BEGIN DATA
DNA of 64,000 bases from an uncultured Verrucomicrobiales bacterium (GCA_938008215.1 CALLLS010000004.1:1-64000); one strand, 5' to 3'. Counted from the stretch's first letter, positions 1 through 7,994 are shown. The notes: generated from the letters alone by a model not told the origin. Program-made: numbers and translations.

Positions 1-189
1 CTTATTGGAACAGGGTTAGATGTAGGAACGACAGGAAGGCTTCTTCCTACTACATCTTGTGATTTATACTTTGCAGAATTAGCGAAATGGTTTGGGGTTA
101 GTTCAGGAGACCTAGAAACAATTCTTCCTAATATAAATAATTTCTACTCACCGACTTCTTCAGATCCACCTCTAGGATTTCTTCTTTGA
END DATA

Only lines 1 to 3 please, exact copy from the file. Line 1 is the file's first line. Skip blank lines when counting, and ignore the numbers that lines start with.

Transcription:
DNA of 64,000 bases from an uncultured Verrucomicrobiales bacterium (GCA_938008215.1 CALLLS010000004.1:1-64000); one strand, 5' to 3'. Counted from the stretch's first letter, positions 1 through 7,994 are shown. The notes: generated from the letters alone by a model not told the origin. Program-made: numbers and translations.

Positions 1-189
1 CTTATTGGAACAGGGTTAGATGTAGGAACGACAGGAAGGCTTCTTCCTACTACATCTTGTGATTTATACTTTGCAGAATTAGCGAAATGGTTTGGGGTTA